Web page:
Congress also should act now to boost funding for state unemployment compensation agencies, as it did in the last recession. States receive funding for the administration of their UC system from the U.S. government from the federal unemployment tax (FUTA) that employers pay. However, such funding is tied to the number of claims for benefits, which for some time have been at very low levels. Last year, a total of just 364,603 workers filed initial claims for benefits in Ohio, less than a third as many as in 2009.[12] If Ohio finds the claims suddenly skyrocket because of coronavirus or other reasons, the Department of Job & Family Services will be hard pressed to handle all the claims that ensue. It needs support now to gear up. It especially needs such backing because ensuring that it can find and keep staff working could be especially difficult.

Congress should also consider direct federal support for increased benefits that extend longer than the typical 26 weeks, as it has done before. During the last recession, Congress added $25 a week to unemployment benefits, extended the duration of benefits based on unemployment levels, and picked up the cost of a joint federal-state benefit extension.[13] Between mid-2008 and fall 2011, Ohio received $10 billion in assistance from the federal government for unemployment compensation. That also included lending more than $2 billion to the state’s unemployment trust fund. Though Ohio had $1.26 billion in its fund as of January 1, that won’t last long if a severe recession arrives, and the unemployment trust fund will need to borrow again. State policymakers have underfunded Ohio’s trust fund for many years, taxing employers less than in other states and keeping a tax system with serious flaws. That’s an issue that we need to tackle.[14]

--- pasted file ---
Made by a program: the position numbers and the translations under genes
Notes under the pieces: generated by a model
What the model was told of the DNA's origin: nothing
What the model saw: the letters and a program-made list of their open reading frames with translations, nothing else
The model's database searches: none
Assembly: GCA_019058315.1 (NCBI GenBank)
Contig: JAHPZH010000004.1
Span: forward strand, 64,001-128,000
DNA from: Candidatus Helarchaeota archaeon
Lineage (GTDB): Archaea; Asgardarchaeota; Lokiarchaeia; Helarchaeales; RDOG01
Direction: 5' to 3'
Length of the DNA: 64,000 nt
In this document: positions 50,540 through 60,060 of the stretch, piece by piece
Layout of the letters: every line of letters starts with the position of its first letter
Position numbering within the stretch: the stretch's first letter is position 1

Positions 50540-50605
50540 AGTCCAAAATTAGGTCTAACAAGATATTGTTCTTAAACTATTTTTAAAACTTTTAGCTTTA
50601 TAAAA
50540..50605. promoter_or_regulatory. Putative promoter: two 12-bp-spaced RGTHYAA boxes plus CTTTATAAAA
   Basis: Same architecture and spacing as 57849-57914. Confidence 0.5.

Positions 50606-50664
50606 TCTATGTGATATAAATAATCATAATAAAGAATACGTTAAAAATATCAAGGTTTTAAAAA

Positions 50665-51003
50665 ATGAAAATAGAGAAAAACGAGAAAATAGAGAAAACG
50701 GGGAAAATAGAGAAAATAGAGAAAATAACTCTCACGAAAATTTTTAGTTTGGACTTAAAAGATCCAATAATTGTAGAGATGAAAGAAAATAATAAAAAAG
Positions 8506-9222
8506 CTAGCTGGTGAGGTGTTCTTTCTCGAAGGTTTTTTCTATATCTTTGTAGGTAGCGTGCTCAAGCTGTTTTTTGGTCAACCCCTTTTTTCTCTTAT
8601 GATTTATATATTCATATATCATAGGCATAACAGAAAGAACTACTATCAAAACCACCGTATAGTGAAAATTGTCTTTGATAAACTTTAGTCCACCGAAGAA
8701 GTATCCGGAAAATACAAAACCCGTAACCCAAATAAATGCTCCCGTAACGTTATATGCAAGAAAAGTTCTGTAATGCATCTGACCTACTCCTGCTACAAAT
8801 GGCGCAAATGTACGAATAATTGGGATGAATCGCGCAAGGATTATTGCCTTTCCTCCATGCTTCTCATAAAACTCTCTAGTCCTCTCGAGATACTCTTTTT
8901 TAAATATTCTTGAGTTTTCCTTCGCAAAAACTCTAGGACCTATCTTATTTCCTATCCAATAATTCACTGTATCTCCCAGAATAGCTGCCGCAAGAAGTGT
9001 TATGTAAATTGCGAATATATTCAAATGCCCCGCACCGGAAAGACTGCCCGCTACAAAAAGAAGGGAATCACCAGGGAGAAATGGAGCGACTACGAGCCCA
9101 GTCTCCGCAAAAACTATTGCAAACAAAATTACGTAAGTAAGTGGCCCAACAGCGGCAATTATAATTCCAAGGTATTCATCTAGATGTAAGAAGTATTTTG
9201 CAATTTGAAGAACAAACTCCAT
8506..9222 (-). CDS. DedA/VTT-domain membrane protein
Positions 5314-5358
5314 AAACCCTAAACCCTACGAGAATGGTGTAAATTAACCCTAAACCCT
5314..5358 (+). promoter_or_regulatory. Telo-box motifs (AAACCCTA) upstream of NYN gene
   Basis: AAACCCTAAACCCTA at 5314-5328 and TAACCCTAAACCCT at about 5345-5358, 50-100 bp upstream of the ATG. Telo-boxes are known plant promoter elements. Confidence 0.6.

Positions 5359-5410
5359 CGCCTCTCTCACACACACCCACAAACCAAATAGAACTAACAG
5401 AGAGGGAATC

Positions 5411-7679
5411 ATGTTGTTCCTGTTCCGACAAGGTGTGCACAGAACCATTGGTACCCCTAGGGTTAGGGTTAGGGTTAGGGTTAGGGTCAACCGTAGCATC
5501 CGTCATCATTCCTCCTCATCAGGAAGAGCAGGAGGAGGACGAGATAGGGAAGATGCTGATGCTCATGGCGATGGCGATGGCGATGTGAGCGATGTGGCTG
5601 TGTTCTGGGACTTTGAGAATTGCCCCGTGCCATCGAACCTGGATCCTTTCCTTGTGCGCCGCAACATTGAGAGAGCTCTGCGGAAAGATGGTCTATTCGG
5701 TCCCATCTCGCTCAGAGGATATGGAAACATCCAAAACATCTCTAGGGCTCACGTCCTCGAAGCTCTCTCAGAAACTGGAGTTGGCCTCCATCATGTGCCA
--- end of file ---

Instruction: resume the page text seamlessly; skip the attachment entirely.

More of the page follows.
If President Trump declares an area to be a disaster area, it would trigger the availability of Disaster Unemployment Assistance (DUA), which provides UC benefits to individuals who have exhausted their regular benefits or are not otherwise eligible for benefits, such as the self-employed.[15] This covers workers whose employment has been lost or interrupted as a direct result of a major disaster. DUA could be an important backstop for some workers. However, the program should be strengthened and reformed, in part so that state UC funds aren’t stuck with most of the cost in times of disaster.[16] Ohio law says that if the president declares a disaster and employees would be eligible for DUA benefits, employers won’t be directly charged for the benefits and they will instead be charged to the mutualized account, which covers charges for which individual employers aren’t responsible.[17]